The film relies solely on the performances of its leads. Judy Greer and Natasha Lyonne play sisters, Shannon and Martha, respectively, who work as maids in a motel in Fresno, California. Although Shannon is a recovering sex addict and a registered sex offender, Martha has a great reputation at work and so she is able to pull some strings for her sister. A few days on the job, however, Shannon ends up killing a man (Jon Daly) in one of the rooms immediately after falsely accusing him of rape in the attempt to hide from Martha that she is not at all taking recovery seriously. They decide to get rid of the body.
Greer and Lyonne share watchable chemistry and they do share some scenes with extemporaneous exchanges that are far more alive than what is written on the script. They seem to have effortless sense in terms of each other’s timing and so they are able to build off one another’s ability to take risks. It is depressing then that Shannon and Martha’s severely undercooked subplots, both involving potential romances, do not lead anywhere interesting.
The stronger strand is Martha’s inability or unwillingness, sometimes a mix of both, to recognize that one of her instructors at the gym, played by Aubrey Plaza, is so into her. There is more intrigue there than Shannon having an affair with her former therapist (Ron Livingston) and current co-worker (Malcolm Barrett) because Martha’s interactions with Kelly reveal something new about the character at times. On the other hand, Shannon is almost always unpleasant—which is a mistake in a protagonist in a dark comedy. It would have been far more interesting if Shannon were written as unpredictable as opposed to tactless.
Unpredictability might have paved the way for Shannon to show heart, strength, bitterness, weakness, flaw, and many of the elements that make up a character with whom we can relate with despite first impressions that we do not have anything in common with her. Greer is a performer with range and enthusiasm so it is curious that the screenwriter had not chosen to take advantage of making the character colorful—even just within the darker hues of blues and gray. Instead, role could have been played by anybody.
Aside from two of three snappy dialogue, “Addicted to Fresno” offers nothing special and that is death to the comedy genre. Dark comedy is especially difficult to pull off because it is, in its core, a character study. Here, the writing barely scratches the surface. Because not one aspect of the screenplay is on top form before shooting, the writer fails to give the project a chance to take off.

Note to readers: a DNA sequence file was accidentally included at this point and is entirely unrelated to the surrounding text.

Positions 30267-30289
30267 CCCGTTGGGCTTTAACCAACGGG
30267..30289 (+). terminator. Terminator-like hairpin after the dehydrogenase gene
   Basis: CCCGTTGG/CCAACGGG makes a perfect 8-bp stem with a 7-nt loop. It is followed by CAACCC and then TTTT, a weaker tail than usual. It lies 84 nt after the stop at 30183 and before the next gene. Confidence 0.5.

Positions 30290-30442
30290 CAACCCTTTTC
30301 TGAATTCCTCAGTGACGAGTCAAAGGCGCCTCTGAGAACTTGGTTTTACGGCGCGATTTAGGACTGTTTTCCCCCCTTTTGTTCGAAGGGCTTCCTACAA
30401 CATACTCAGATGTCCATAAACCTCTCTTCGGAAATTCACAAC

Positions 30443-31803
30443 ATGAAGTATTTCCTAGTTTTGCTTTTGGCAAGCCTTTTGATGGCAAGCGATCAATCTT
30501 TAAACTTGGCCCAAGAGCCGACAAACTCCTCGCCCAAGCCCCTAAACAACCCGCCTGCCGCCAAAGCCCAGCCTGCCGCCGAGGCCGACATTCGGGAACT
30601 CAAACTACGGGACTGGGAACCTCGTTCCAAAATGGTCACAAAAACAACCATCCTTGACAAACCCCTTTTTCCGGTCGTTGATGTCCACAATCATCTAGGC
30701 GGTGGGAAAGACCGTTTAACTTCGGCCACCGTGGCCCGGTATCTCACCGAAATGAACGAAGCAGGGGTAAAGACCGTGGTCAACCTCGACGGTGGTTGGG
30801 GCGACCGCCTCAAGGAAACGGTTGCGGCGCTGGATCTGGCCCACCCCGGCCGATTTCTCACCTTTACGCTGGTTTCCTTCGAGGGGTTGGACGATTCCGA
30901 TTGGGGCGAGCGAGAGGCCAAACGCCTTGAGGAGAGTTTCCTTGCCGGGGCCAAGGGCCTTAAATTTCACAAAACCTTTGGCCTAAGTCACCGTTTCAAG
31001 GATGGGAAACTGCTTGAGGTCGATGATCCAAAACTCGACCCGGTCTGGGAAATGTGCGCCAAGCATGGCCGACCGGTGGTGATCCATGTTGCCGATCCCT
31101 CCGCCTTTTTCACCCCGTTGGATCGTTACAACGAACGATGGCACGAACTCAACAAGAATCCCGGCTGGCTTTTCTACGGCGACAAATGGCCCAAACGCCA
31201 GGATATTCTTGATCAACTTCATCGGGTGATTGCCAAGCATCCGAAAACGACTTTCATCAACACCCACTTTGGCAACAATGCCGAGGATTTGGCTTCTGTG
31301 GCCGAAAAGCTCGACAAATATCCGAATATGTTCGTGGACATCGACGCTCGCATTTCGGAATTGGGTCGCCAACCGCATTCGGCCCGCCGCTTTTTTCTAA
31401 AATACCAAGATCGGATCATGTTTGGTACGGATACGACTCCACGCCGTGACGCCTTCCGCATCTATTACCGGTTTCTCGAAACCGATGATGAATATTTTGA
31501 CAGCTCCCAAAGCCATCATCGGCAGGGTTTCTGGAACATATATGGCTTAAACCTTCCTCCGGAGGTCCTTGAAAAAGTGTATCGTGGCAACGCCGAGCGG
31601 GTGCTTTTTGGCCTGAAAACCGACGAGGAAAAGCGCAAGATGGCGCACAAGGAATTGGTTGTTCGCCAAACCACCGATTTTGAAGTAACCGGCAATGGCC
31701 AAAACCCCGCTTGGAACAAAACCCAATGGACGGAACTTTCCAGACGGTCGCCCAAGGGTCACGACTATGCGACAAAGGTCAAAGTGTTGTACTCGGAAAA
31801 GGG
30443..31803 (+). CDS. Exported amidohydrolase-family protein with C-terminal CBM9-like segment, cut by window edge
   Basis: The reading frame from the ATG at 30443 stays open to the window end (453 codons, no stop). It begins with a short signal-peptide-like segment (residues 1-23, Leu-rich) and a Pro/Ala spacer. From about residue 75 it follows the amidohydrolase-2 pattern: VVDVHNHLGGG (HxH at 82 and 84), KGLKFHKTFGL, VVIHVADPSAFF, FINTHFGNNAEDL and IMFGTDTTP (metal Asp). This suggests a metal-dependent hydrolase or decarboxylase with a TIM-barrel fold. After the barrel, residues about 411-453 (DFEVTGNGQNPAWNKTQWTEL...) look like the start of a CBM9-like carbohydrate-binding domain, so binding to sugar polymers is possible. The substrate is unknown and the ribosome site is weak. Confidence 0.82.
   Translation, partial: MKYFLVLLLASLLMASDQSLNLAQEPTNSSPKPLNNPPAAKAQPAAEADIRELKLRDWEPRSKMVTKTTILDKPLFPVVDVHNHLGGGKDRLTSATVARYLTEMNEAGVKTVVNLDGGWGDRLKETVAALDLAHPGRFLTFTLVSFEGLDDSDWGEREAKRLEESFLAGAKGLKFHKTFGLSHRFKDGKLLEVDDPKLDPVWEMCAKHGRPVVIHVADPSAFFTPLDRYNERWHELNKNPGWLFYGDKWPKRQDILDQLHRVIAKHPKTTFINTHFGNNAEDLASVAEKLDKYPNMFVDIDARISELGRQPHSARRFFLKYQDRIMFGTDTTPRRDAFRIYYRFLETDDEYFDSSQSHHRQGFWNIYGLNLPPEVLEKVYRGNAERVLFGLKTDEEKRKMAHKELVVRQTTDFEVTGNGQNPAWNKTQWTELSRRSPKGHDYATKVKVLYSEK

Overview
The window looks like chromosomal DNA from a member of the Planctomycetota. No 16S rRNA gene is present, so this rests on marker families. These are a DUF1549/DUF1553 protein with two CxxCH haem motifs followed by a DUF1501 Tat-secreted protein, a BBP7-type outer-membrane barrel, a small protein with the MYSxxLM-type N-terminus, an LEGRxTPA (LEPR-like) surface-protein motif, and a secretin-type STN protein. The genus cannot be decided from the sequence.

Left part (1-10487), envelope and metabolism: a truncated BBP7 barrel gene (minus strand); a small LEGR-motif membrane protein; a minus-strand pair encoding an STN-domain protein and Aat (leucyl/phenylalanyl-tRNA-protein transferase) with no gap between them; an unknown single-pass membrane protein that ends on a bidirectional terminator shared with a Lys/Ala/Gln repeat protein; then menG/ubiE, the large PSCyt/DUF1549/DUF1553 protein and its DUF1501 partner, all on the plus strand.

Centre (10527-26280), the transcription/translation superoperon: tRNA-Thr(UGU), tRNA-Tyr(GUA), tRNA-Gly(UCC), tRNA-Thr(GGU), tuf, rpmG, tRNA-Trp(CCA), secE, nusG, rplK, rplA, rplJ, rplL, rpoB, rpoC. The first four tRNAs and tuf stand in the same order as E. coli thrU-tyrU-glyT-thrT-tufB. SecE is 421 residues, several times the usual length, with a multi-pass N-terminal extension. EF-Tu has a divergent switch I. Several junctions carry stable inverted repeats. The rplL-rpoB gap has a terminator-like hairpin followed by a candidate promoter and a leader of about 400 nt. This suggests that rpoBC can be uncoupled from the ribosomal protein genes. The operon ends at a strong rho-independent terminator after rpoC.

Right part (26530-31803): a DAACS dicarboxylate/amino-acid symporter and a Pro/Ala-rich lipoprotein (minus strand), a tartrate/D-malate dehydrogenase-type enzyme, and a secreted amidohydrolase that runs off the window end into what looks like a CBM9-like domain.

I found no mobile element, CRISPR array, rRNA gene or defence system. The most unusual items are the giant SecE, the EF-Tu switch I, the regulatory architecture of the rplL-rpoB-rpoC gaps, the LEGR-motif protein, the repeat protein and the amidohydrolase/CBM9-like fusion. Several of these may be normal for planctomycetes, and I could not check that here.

Jeff, Who Lives at Home (2011)
★★★ / ★★★★
As Jeff (Jason Segel) relaxed on the couch in the basement while smoking hookah and watching television, the man on the infomercial urged his viewers to pick up the phone. A beat later, the phone rang. Perplexed by this coincidence, Jeff, a man who believed in everything happening for a reason and a big fan of M. Night Shyamalan’s “Signs,” picked up the call. The man on the other line was looking for Kevin, but no one lived in that household other than Jeff and his mother, Sharon (Susan Sarandon). Given a favor by his mom to pick up supplies at Home Depot, Jeff ended up following various clues as to who Kevin was and how that person was connected to him. Based on the screenplay and directed by Jay Duplass and Mark Duplass, despite being submerged in coincidences, “Jeff, Who Lives at Home” was clearly about love and family. This was dealt with in three fronts: the crumbling marriage of Pat (Ed Helms) and Linda (Judy Greer), Sharon and the instant messages sent to her by an anonymous co-worker who claimed to have a crush on her, and the barely existent bond between the two brothers, Jeff and Pat. Because the human element was believable, even though strange coincidences piled on top of one another, it was always easy to relate to the characters. What I found most interesting was most of them viewed themselves as painfully ordinary and they defined their lives by the ordinariness of every day. There was talk of dreaming about eating at fancy restaurants, living The American Dream, and visiting exotic, faraway places– all of which promised excitement and self-fulfillment. And then there was Jeff, happily ensconced in the possibility of small magic embedded in the routine. He was the heart of the picture and Segel embodied his character with quiet pride. Although Jeff towered over people in stature, he wasn’t domineering in terms of physicality and comportment. He looked soft and slow-moving. I liked that he felt he didn’t have to prove anything to anybody. Naturally, since he and Pat were almost complete opposites–one a dreamer, the other a pragmatist–there was tension in their relationship. Although not an exact parallel, it was an angle that I could relate with because my brother and I differ in about every respect. When Jeff and Pat argued, there was an obvious sense of humor in their disagreements yet the resentment they had for one another was consistently hidden underneath pointed words and phrases. The script stood out not just because it had an ear toward how people really talked but it wasn’t afraid touch sensitive truths that may go unnoticed to, for instance, people who are an only child. The film’s weakness, however, involved Pat and Jeff spying on Linda because she was potentially having an affair. It went on for too long and most of the clichés didn’t have enough twists in them to make the subplot interesting all the way through. At times it felt so convoluted that it began to affect the pacing of what was going on in Sharon’s place of work. I also wished Greer was given more to do because she has such range in comedy and drama. “Jeff, Who Lives at Home” showcased a thirty-something protagonist with not much aim in life–probably not many of us can relate to. But he wanted to be understood and surely everyone can relate to that.